BANK of Ireland, thought to be the most vulnerable of the two big Irish banks, will transfer €16 billion in bad property and other related loans to NAMA under the plans outlined yesterday by Finance Minister Brian Lenihan.
The bank’s downward spiral has been pretty dramatic with profits of €1.9bn in the year to end March 2008 fading to a loss of €7m in its last financial year.
The bank’s former chief executive Brian Goggin made national headlines when it emerged he walked away with a total wage of close to €4m in the financial year 2007 when the property market was at its peak.
The bank said it will issue a response to NAMA today which will incorporate the bank’s pre-close trading statement for the six month period to September 30, 2009.
At this stage Bank of Ireland is 25% owned by the state, as is AIB, but the fact that it has less exposure to the property and construction sectors means the Government will not be forced to take a majority stake in the group. A quick glance at its property lending shows a sharp rise in its book over the past few years. At end March 2003, lending to those sectors stood at €6.6bn but that had shot up to just under €40bn at the end of March 2009.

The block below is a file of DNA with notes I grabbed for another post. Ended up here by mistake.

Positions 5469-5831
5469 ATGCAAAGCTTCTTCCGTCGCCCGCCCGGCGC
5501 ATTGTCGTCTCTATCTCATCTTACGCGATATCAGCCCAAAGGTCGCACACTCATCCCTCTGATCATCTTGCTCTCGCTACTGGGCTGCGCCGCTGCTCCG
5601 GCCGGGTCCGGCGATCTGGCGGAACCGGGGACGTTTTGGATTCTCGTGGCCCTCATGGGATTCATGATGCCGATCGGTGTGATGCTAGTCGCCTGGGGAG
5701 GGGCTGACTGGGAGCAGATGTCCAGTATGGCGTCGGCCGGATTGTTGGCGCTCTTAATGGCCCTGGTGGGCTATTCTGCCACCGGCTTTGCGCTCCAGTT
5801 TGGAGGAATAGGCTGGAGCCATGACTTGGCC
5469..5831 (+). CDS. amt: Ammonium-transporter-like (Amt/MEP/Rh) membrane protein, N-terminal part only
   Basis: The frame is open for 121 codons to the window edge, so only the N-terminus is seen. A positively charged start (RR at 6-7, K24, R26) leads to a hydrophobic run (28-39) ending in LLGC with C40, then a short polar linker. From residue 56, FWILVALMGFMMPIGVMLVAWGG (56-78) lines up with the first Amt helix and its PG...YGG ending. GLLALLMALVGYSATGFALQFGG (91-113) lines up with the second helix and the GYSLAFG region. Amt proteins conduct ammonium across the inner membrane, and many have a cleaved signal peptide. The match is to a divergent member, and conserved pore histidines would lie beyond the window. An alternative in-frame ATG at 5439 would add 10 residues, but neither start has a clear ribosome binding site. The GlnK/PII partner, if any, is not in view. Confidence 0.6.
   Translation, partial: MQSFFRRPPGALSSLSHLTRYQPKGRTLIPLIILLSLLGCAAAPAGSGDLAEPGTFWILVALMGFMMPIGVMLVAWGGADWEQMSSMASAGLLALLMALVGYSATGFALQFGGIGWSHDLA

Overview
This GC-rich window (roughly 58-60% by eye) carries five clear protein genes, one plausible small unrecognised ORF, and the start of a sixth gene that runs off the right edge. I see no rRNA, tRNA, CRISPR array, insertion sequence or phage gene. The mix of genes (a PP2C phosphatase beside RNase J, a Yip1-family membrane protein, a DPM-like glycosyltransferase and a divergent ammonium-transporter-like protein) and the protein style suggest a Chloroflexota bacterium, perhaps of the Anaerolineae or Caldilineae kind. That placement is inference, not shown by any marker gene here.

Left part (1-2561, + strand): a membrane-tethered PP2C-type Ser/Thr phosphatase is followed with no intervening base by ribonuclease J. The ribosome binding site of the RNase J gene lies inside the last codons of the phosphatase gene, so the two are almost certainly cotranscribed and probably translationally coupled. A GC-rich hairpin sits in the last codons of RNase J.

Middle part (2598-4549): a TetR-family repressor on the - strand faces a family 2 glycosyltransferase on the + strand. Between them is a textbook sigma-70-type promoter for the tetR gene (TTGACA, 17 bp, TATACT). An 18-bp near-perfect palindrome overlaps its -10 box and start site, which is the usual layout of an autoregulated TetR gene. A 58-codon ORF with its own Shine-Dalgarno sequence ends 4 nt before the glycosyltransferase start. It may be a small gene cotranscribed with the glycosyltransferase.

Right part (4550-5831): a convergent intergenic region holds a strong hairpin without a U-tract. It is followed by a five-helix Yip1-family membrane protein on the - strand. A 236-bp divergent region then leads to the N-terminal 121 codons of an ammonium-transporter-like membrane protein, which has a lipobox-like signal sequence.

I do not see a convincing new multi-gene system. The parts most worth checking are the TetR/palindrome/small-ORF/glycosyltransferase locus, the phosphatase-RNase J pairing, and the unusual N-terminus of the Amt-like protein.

Ireland accounts for 58% of total lending with the British lending mainly responsible for the bulk of the other 42% of its lending. Of its total loan book of over €135bn, just under €40bn is in property and construction of which €19.3bn is in Ireland and €14.5bn in Britain.
Of that, over €3.5bn is categorised as bad debts which is the biggest portion of the group’s total bad debt figure of just over €5.3bn.
Bank of Ireland is probably fortunate that nearly 50% of its property and land activities are in Britain. With the Olympics in 2012 the outlook for property there is said to be picking up.
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